Indian team leaves for Namibia to bring cheetahs


After a delay of over two years, a five-member Indian team finally set off to Namibia on Thursday to bring cheetahs to India for relocating them at Madhya Pradesh’s Kuno National Park.

The five members comprise one each from the Ministry headquarters in Delhi, the National Tiger Conservation Authority, the Wildlife Institute of India, the Madhya Pradesh Forest Department, and the Madhya Pradesh government.

The Indian government has been in the process of holding consultation meetings with African countries for bringing cheetahs. A total of 12-14 cheetahs are intended to be brought from South Africa/Namibia/other African countries over a period of five years as per the Action Plan. This would include about 8-10 wild males cheetahs and 4-6 wild females.

In September last year, Environment, Forest and Climate Change Minister Bhupender Yadav had said the entire process may take six months at the least.

An official said: “Earlier due to the pandemic induced lockdown, the team’s departure was delayed. Then, the team was to leave in December 2021 but again got delayed because of rising Omicron cases. The team is to be there for a week.”

Brainchild of former Environment Minister, Jairam Ramesh, the project was first planned and launched in 2010.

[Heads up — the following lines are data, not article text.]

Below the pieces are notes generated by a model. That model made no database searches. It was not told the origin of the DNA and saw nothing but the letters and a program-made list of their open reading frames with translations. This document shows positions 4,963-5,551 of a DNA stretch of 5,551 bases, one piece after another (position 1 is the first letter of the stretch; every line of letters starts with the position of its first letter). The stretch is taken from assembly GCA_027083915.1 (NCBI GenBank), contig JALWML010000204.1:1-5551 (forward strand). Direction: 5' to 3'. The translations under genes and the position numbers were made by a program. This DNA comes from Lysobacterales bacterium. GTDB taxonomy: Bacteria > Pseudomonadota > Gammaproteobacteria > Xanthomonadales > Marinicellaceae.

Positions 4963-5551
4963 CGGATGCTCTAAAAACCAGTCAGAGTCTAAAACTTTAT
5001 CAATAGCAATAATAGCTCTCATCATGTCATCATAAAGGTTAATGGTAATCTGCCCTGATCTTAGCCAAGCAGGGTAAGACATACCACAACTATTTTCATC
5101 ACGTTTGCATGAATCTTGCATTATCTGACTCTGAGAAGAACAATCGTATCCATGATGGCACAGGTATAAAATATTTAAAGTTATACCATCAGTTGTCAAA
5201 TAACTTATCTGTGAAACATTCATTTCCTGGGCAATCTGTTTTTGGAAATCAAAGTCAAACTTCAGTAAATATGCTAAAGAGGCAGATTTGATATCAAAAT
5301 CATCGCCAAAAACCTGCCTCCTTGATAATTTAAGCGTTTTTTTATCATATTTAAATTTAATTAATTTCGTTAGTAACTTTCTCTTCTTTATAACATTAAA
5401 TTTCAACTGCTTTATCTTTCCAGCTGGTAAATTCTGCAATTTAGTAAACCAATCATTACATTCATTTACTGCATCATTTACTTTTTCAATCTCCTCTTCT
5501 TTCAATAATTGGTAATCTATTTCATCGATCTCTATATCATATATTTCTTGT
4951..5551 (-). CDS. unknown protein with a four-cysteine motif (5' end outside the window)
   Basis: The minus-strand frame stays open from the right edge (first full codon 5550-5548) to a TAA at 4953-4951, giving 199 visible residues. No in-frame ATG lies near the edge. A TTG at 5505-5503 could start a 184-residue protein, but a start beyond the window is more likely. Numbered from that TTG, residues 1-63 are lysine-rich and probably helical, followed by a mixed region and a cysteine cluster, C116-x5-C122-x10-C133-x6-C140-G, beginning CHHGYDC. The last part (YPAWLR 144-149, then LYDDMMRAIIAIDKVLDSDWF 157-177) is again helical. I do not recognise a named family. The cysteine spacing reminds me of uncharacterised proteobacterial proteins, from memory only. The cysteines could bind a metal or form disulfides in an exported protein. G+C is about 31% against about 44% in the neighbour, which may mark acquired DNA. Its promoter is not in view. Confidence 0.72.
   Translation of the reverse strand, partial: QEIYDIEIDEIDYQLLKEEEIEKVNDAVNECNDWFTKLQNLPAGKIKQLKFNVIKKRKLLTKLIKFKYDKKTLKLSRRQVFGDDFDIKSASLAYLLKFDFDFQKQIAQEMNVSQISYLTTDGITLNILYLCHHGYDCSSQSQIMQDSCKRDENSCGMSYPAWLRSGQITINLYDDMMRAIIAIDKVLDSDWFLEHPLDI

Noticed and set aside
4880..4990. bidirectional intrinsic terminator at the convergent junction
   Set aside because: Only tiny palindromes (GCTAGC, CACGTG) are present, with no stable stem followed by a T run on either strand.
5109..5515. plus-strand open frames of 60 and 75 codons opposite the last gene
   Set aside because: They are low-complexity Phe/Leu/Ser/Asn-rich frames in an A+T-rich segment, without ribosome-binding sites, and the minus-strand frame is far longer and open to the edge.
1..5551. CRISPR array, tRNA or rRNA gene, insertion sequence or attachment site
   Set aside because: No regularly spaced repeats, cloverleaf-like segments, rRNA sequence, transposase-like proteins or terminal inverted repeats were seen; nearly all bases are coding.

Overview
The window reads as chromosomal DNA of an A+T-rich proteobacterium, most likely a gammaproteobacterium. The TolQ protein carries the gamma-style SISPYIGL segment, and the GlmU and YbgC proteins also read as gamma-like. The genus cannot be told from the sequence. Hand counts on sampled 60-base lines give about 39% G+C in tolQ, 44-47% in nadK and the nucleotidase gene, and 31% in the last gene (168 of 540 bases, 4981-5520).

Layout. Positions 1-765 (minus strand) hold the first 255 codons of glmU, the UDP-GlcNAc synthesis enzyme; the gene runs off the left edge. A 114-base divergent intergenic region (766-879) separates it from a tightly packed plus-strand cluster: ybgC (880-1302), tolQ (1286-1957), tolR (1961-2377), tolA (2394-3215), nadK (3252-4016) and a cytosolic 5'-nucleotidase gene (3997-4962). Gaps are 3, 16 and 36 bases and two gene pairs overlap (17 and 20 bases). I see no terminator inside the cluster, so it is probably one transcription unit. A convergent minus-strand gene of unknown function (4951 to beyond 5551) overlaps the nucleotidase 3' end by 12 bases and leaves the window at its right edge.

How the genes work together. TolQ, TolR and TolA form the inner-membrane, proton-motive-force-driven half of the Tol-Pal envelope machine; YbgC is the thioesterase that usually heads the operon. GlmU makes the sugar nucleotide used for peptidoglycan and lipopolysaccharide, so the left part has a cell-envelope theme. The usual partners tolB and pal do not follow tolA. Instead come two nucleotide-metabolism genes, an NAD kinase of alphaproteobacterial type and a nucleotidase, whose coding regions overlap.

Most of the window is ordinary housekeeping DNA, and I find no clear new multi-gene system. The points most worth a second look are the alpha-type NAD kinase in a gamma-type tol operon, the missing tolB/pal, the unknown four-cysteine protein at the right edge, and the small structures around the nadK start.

Earlier in the day, the Congress leader tweeted: “An expert team is leaving for Namibia this morning to finalize modalities for the translocation of 8-10 cheetahs to the Kuno National Park in MP. An initiative launched in 2010 is finally coming into fruition. I wish them the very best!”

The cheetah was declared extinct from India in 1952 and currently there are no cheetahs in any National Park or Wildlife Sanctuary in India. It is the only large carnivore to have become extinct in independent India.

The Lok Sabha was informed last week as part of a reply to a Parliamentary question that the Centre has allotted Rs 38.70 crore for the cheetah introduction project up to year 2025-26.

“Rs 38.70 crore under the ongoing Centrally Sponsored Scheme of Project Tiger has been allocated to the cheetah introduction project for the years 2021-22 to 2025-26,” Minister of State for Environment, Forest, and Climate Change, Ashwini Kumar Choubey had told the Lok Sabha on February 7.

This has been a much discussed, and debated project of the Ministry. It was in January 2020 that the Supreme Court, while responding to an application by the NTCA, had given “permission to reintroduce cheetahs from Africa to suitable sites in India”.



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